Although law school admissions committees look favorably on a high GPA, that alone will not determine either your acceptance or rejection. Supplement your application or use your personal statement to point out your strengths and explain any dips in your academic record due to illness or other extenuating circumstances. Point out a steadily improving trend in your course work. If you have returned to school after an absence, calculate your GPA since you returned (if it’s higher) and include that figure in your application.

Don’t be discouraged if your GPA is lower than the average for schools to which you want to apply. There are other factors which admissions committees consider. When it comes time to fill out applications, the Pre-Law Advising Center can help you identify and highlight your strengths.

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Computer Literacy

The practice of law is becoming more and more dependent on computer technology. As a law student, you will use personal computers to organize information, conduct legal research, prepare written assignments and manage and keep track of your time. The more comfortable you are using computers when you start law school, the easier it will be for you to learn the specific legal technology.

It is well worth your while to take the time now to learn as much as you can about using computers.

The Potter Library offers training in legal research using LEXIS/NEXIS and in computer research using databases in social sciences, humanities, and science.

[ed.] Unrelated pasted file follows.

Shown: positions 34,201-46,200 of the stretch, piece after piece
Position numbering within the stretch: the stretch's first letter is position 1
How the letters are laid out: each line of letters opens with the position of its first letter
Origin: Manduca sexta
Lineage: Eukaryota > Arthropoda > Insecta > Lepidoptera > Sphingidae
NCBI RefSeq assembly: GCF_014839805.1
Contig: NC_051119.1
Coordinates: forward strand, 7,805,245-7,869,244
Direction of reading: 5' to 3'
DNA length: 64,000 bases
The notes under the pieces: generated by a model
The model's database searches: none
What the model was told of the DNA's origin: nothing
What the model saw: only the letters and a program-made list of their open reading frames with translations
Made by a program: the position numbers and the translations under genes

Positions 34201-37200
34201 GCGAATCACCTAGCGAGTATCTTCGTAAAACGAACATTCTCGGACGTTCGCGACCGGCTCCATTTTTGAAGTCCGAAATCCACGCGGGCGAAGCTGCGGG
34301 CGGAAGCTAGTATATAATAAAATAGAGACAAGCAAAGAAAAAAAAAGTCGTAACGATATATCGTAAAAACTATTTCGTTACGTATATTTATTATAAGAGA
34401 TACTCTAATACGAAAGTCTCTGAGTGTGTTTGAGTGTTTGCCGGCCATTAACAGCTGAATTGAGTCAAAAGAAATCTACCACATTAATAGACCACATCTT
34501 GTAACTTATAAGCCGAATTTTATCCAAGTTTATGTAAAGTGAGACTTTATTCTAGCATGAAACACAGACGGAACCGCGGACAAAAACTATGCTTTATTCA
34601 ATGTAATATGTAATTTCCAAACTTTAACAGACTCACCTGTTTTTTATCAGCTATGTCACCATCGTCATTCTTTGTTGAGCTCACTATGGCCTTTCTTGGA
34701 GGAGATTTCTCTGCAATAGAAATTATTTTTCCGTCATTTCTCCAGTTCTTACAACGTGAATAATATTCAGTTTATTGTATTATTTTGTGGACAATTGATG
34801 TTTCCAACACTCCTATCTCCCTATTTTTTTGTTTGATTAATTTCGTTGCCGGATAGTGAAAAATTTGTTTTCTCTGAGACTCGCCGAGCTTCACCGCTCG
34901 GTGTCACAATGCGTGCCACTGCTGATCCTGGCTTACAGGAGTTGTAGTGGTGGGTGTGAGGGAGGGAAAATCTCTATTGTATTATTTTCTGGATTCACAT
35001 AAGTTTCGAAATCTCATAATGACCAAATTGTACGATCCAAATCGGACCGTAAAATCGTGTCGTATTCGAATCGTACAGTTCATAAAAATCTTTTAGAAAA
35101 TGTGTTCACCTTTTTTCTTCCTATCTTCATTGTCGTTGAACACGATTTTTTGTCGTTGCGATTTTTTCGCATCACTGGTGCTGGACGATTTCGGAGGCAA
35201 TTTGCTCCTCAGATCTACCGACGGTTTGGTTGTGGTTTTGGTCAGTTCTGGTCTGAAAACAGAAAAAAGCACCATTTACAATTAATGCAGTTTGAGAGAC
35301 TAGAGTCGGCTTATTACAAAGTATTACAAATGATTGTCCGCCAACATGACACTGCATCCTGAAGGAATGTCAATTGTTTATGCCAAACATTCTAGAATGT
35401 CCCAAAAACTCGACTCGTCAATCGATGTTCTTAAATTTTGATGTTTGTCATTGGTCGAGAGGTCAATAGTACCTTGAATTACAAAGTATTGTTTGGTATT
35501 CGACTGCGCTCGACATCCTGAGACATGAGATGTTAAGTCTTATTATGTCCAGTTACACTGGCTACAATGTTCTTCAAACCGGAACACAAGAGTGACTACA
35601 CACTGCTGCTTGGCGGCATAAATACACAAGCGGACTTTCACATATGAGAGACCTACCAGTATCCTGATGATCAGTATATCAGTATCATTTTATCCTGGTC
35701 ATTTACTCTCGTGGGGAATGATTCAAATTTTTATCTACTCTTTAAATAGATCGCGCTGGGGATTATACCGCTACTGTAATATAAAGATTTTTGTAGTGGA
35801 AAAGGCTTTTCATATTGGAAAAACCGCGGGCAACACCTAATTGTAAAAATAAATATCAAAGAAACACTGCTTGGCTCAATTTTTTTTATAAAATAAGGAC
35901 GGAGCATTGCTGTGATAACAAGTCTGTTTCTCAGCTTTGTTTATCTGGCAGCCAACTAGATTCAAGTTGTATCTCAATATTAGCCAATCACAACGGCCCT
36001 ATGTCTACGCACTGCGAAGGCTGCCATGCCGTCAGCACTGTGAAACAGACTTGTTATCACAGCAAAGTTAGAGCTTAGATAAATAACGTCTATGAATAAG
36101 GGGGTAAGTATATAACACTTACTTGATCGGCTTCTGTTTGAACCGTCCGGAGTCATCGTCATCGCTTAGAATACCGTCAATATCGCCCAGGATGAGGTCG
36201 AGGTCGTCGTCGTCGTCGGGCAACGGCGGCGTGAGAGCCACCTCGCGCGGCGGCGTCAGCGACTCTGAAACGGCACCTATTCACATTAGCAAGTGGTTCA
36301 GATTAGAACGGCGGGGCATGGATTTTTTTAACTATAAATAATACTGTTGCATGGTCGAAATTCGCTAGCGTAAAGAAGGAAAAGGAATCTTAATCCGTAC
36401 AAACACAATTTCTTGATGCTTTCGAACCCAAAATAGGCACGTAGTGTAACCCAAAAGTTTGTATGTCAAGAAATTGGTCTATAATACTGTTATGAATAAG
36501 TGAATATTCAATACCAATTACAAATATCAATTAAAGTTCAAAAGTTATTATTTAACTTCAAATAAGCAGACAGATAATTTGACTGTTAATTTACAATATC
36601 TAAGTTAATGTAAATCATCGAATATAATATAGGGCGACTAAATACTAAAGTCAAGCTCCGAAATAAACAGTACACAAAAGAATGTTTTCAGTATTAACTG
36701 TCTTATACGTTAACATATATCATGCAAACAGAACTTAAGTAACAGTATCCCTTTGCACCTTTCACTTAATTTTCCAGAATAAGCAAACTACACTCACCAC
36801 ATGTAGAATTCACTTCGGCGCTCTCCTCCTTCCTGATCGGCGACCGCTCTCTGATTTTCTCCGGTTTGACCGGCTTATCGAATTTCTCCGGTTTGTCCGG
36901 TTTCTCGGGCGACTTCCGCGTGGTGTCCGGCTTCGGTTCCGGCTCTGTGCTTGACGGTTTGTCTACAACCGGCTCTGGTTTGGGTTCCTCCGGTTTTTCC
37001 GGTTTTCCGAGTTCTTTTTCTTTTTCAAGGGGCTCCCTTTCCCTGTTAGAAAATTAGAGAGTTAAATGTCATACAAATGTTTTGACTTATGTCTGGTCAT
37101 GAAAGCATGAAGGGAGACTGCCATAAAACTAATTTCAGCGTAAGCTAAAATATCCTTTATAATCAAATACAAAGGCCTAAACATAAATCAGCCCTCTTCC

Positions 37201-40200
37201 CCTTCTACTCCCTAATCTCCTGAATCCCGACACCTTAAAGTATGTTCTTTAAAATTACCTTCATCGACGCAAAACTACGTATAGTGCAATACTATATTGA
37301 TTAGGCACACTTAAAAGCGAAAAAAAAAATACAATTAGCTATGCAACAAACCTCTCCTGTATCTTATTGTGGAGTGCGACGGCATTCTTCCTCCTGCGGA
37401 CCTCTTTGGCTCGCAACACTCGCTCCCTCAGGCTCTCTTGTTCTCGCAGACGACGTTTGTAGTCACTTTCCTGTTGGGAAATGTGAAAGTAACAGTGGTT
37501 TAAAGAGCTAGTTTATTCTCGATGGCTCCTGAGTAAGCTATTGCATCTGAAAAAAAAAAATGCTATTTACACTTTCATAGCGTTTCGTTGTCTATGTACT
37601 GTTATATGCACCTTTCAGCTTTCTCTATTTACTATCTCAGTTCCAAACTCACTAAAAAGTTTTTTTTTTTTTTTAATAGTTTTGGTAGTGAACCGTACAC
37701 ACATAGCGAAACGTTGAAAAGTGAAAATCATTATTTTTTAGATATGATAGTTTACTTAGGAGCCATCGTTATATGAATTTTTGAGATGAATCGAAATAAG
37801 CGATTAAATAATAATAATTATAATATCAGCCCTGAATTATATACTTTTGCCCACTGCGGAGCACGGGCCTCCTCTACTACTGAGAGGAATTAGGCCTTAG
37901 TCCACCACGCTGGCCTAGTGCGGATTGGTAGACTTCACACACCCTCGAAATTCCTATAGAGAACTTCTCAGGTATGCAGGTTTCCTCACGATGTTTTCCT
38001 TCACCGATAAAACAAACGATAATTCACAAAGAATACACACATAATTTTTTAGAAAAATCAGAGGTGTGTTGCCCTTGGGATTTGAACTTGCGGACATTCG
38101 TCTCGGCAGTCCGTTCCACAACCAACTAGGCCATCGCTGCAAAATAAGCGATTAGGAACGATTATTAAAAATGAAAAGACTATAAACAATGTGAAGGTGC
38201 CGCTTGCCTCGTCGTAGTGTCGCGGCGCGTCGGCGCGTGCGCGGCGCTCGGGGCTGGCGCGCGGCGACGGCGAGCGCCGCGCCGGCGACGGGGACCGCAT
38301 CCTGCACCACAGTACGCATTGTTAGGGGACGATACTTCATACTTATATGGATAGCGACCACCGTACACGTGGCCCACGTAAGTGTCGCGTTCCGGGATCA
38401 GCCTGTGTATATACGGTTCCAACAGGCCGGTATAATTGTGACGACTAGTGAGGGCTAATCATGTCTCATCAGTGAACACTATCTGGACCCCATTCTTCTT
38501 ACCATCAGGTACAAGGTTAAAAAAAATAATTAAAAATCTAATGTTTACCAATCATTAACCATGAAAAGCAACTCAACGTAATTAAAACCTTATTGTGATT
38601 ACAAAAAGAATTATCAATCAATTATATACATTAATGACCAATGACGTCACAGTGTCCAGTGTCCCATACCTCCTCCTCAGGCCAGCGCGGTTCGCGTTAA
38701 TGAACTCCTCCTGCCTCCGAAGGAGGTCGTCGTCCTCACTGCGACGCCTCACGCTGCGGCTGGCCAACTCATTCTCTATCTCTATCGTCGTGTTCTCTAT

Take advantage of these resources before you get to law school.

Non-academic activities

Law schools are also interested in your extracurricular activities, work history, internships, and community service. Your experience outside the classroom demonstrates the skills you have acquired and what you have learned about yourself that makes you a stronger candidate.

These activities also indicate that you are a well-rounded person who has the social maturity to be part of a demanding law school community, and to then take on the unique responsibilities of practicing law. A strong work history, combined with an impressive academic record, shows your commitment to hard work and perseverance.

However, over-involvement in non-academic activities, no matter how meaningful, will not excuse or compensate for a poor academic record. Law schools are looking for students who can successfully balance competing demands on their time.

Law school applicants who have taken time off since graduating from college will want to highlight their work experience since graduation. The weight given to your work experience versus your education will depend in large part on how many years you have been out of school.